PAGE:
Every Brilliant Thing is one boy’s attempt to fight depression. By the time his mother gets out of the hospital, he had begun a list of things worth living for. Ice cream. Yellow. People falling down. Peeing in the ocean. Many of these things are so simple, and others are quite funny. But even though he keeps adding to the list, his mother doesn’t get better. The boy grows into a man, and fears, too, will succumb to the demons of depression. His father, unable to help, copes by retreating into his home office with his records. In an early poignant moment – and there are many – the boy stands outside the door of his father’s study waiting to see what type of music he will play. That will let him know whether to enter or head downstairs and fend for himself.

Every Brilliant Thing reminds us that it is natural for the children of suicidal parents to blame themselves. There have been many studies completed, and it has been determined that suicide is contagious. After a high-profile or celebrity suicide, suicide rates spike sharply. There is even a name for the phenomenon of copycat suicides: the Werther effect, which takes it name from Goethe’s novel, The Sorrows of Young Werther.

The audience interaction creates a distraction or diversion that balances the serious nature of the subject with unexpected interjections of humor. Foster has also created balance with his design elements. He has transformed Scallion’s tiny black box theater into a comfortable living room with a variety of chairs and sofas set on both ends of the room, including the area that is usually reserved as the stage, and small tables that hold conversational lamps, trivia cards, a chessboard. There’s even complimentary coffee and hot chocolate and warm chocolate chip cookies for the audience. Erin Barclay designed the lighting, which incorporates all the little lamps. Hester has the area between the two banks of seats, with occasional forays into the audience. At one point he breathlessly attempts to high-five every member of the audience. His sweaty brow and panting are genuine and endearing, as is the rest of his performance.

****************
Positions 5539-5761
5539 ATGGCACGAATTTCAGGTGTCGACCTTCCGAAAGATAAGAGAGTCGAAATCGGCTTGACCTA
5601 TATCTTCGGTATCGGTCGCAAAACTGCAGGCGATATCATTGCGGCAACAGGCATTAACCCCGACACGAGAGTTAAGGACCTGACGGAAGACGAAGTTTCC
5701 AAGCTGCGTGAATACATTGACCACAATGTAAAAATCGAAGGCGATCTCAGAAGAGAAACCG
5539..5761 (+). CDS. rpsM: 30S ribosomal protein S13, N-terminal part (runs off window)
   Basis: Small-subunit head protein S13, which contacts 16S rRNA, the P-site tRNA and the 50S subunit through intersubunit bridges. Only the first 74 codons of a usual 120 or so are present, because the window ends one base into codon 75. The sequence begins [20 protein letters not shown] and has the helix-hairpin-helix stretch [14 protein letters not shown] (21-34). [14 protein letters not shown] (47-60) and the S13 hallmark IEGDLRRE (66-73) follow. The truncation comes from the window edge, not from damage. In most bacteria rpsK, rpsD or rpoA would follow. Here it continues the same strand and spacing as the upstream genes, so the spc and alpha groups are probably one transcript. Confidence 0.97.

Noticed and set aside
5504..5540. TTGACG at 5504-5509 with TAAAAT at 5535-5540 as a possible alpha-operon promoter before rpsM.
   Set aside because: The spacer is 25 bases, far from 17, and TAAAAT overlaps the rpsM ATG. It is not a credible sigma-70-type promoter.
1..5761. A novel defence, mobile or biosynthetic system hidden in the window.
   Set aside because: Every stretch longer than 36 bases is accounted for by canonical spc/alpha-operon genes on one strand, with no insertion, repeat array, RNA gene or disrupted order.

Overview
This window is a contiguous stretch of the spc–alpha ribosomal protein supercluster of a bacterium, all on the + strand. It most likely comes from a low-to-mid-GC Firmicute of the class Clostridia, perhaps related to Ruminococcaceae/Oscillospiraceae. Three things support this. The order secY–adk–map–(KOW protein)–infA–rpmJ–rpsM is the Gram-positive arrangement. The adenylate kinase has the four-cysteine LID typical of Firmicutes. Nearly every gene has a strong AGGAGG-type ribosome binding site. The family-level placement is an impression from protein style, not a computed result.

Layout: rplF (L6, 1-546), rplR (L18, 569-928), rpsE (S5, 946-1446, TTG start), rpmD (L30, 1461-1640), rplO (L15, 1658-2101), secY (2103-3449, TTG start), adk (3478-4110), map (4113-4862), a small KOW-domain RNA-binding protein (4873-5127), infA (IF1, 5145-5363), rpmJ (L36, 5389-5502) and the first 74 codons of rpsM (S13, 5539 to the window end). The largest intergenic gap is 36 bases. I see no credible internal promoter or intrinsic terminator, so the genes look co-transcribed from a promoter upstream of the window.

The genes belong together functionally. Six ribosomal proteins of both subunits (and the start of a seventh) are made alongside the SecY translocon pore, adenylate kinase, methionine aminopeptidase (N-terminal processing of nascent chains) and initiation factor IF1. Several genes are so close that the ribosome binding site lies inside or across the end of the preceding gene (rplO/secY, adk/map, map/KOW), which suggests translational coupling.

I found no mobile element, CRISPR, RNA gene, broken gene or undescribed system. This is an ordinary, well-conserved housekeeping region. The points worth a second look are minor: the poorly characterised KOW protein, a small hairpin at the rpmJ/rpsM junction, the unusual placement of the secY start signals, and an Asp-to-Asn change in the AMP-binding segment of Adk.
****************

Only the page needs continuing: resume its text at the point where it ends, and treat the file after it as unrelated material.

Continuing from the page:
One of the best parts about Every Brilliant Thing is the sound design, by Scallion, based on the authors’ instructions. Music cues the young boy on whether to interact with his father. Music marks the family’s happy times – when they gather around a piano in their kitchen, of all places, and sing soul songs. There’s a record player and an album in a yellowed jacket that Hester plays at the end. And there is a soundscape that includes Ray Charles and Cab Calloway and other music appropriate to the time (which in this case begins in 1982 and covers several decades as the boy becomes a man).

Every Brilliant Thing will be different each time it is performed, as the new audience members bring new inflections to their lines. At Sunday’s Acts of Faith talkback, Hester revealed that he looks forward to relating to new audience member at each performance. He himself is no stranger to depression and mental illness in the family. When the audience was informally polled to see how many had been affected either personally or with mental illness in their families, every single person present raised a hand. Maybe the list couldn’t save this boy’s mother, but it seems to have saved him, and making lists and keeping journals are components of many self-help programs and therapies.

I recommend Every Brilliant Thing because it is an intriguing production. It will make you laugh, it may make you cry, as it did the young woman who played the role of Sam on Sunday afternoon. But more importantly, it provides a non-threatening opening to discuss these very real and very timely issues: depression; mental illness – or better yet, mental health; suicide. Every Brilliant Thing puts the audience to work and reminds us that there is always hope.

Julinda D. Lewis is a dancer, teacher, and writer who was born in Brooklyn, NY and now lives in Eastern Henrico County.


Photo Credits: photos uncredited at the time of publication

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AN ACT OF GOD: The Beginning and the End

An Act of God: Thou Shalt Laugh

A Theater Review by Julinda D. Lewis

Richmond Triangle Players

At: The Robert B Moss Theatre, 1300 Altamont Avenue, RVA 23230